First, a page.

Maybe someone on the third of their three strikes? I have no cites about whether that actually happens, but it’s one situation where it might well make sense.

I went to college at a Southern school famous for its Honor System. A friend of mine, active in student government, got caught with his hand in the till to the tune of a couple of grand, an Honor Offense that warrants expulsion. At the formal Honor Hearing, he claimed extreme emotional hardship at the time of the offenses (Not quite the insanity defense, but in the same ballpark). Instead of outright expulsion, he was suspended with the option of re-applying to the school at a later date. After several years of applying and being turned down, he wound up finishing at another university.

No criminal court was involved and no criminal charges were filed. I hope this is relevant to the OP’s question, though obviously not 100% on target.

I spent years as a full time Prosecutor and a Defense Attorney, and still practice criminal law, though not full time. In my jurisdiction, yes.

In my state (and most states I am aware of) have a procedure where any “voice” in the initial hearing (i.e. the Judge, the prosecutor, the defense attorney or the Defendant) may request a criminal psych eval, the same path as a “not guilty by reason of mental illness” plea (NGMI). Many minor offense Defendants brought before the arraignment judge who complan of hearing voices or the like have the judge enter a not guilty plea on their behalf and start the evaluation process.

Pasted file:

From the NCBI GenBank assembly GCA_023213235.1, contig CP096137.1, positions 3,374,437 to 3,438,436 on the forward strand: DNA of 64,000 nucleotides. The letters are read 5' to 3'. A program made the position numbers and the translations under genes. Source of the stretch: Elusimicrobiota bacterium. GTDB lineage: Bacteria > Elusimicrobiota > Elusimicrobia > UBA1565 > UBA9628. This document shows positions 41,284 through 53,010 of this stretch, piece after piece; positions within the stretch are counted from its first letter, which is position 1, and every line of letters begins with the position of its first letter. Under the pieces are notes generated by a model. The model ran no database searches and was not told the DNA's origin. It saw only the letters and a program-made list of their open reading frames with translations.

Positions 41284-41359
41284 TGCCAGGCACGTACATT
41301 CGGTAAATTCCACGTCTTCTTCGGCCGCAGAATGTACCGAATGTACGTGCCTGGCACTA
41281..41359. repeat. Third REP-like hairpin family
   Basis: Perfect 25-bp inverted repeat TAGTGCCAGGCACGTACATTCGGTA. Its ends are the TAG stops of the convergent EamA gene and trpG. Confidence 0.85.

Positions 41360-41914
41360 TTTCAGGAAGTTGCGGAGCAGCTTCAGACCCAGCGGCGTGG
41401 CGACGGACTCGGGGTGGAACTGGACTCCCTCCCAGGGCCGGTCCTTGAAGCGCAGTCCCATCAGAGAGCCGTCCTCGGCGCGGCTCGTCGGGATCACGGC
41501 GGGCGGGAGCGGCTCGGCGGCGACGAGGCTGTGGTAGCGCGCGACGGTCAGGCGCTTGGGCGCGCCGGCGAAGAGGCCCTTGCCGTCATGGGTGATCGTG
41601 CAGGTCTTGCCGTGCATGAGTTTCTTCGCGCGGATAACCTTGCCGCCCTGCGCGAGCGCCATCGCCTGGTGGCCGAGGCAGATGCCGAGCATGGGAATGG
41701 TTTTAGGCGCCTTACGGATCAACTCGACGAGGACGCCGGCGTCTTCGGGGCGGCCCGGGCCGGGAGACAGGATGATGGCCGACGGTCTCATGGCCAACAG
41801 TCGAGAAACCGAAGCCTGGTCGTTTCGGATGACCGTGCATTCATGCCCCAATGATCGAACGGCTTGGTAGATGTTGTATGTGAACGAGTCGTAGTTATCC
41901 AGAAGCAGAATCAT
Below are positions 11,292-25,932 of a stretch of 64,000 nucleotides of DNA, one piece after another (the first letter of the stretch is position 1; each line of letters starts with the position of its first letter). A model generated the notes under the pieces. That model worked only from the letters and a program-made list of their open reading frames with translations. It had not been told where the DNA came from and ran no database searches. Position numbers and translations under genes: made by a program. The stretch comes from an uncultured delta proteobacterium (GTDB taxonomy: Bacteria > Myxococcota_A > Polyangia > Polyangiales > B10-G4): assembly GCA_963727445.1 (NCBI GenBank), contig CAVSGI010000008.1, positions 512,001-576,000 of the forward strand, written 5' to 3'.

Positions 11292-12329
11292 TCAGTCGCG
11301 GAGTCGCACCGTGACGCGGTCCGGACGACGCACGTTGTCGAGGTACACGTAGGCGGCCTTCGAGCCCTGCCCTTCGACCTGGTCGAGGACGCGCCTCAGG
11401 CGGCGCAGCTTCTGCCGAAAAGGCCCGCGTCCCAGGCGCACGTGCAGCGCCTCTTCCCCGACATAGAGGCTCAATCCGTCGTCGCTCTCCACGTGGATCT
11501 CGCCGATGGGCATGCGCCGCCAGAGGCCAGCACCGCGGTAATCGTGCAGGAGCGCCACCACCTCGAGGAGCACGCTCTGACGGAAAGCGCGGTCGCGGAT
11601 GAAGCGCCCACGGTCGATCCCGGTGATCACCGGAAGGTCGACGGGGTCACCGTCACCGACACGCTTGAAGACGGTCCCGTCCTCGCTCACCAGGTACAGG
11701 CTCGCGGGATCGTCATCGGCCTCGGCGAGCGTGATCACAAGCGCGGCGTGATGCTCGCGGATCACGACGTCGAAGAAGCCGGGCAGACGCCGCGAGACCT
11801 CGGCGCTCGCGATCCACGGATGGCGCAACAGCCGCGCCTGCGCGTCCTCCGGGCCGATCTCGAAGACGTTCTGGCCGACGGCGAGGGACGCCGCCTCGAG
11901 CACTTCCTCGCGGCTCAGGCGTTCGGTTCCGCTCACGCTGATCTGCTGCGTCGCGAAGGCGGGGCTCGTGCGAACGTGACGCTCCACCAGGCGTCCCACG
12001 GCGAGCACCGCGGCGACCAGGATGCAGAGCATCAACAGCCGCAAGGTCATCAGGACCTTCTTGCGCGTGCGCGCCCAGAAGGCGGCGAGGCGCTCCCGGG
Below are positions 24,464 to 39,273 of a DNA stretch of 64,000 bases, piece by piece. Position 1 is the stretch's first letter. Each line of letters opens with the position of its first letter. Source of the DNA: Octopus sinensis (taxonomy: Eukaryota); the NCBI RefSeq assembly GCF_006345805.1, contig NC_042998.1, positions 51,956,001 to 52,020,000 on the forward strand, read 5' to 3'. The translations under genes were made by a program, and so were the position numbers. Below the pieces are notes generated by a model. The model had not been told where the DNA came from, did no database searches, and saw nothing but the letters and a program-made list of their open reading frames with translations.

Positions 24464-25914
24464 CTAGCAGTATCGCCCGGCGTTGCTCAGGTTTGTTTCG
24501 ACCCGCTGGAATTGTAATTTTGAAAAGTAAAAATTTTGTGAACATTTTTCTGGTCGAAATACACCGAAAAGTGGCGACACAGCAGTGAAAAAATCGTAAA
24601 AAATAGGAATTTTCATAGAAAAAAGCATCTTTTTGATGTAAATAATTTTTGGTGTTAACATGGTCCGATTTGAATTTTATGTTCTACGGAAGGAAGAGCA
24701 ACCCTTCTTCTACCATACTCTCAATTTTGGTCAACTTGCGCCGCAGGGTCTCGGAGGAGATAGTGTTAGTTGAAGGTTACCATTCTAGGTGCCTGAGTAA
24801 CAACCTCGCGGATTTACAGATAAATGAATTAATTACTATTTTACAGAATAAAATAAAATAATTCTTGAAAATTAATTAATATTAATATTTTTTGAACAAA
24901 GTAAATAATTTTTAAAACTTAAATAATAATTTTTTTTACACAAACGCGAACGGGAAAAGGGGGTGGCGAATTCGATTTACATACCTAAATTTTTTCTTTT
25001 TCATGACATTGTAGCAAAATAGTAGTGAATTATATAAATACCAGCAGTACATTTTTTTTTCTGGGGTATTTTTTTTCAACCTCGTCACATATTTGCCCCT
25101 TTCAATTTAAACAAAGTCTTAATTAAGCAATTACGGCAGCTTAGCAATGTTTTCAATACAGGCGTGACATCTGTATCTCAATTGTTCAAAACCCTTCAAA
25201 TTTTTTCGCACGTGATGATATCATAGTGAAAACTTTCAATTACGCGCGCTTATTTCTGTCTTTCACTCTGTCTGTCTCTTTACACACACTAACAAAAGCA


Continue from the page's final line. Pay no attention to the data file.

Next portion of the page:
I would say that the majority of the NGMI ples that had credibility started out as minor “community policing” offenses - trespass, breach opf peace, alcohol offenses because the mentally ill often self medicate with drugs and alcohol. They are brought in, often out of the freezing cold, sent through the evaluation process, given treatment (usually a warm place to be while they re-establish thier use of meds) and then released. I, myself, was part of our areas mental illness task force, and often used the NGMI eval process to get people treatment that would have otherwise been without help.

It happens here often, and is extremely helpful to the community and the defendant.

For drug cases, many jurisdictions have diversion programs that allow you to avoid jail time or (in some cases) even a criminal record if you successfully complete a treatment program. These programs often have a general mental-health component to them.